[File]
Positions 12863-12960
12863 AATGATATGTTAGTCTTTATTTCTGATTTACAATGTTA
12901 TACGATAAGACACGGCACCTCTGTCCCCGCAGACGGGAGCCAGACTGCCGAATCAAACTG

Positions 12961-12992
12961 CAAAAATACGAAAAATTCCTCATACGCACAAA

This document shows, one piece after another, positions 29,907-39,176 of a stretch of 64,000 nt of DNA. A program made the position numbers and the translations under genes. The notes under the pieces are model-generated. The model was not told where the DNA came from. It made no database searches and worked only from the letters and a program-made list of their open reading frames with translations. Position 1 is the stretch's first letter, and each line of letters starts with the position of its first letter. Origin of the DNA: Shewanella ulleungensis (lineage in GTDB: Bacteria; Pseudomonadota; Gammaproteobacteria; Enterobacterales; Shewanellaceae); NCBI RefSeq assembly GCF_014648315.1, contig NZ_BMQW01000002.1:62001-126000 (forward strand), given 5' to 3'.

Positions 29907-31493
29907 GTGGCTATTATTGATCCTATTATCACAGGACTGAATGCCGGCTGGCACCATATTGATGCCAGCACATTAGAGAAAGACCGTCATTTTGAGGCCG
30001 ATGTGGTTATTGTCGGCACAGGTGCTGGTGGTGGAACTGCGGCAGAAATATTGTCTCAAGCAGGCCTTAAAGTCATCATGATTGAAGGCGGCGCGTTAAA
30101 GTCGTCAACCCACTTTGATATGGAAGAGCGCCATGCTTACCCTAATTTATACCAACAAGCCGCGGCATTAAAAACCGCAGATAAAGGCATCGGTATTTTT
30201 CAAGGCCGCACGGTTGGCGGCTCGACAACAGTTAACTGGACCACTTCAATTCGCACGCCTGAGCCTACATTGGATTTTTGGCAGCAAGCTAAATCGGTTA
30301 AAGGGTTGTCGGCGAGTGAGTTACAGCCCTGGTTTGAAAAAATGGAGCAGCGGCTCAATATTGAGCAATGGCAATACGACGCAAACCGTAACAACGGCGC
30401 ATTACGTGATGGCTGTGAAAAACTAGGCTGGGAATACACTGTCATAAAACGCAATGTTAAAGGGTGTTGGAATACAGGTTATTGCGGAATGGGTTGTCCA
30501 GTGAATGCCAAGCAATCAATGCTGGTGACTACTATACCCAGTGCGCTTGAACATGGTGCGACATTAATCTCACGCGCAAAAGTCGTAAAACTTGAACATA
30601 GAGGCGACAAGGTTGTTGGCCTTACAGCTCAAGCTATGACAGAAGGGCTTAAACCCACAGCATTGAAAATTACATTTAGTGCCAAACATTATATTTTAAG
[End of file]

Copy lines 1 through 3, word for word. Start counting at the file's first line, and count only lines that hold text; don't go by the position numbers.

Positions 12863-12960
12863 AATGATATGTTAGTCTTTATTTCTGATTTACAATGTTA
12901 TACGATAAGACACGGCACCTCTGTCCCCGCAGACGGGAGCCAGACTGCCGAATCAAACTG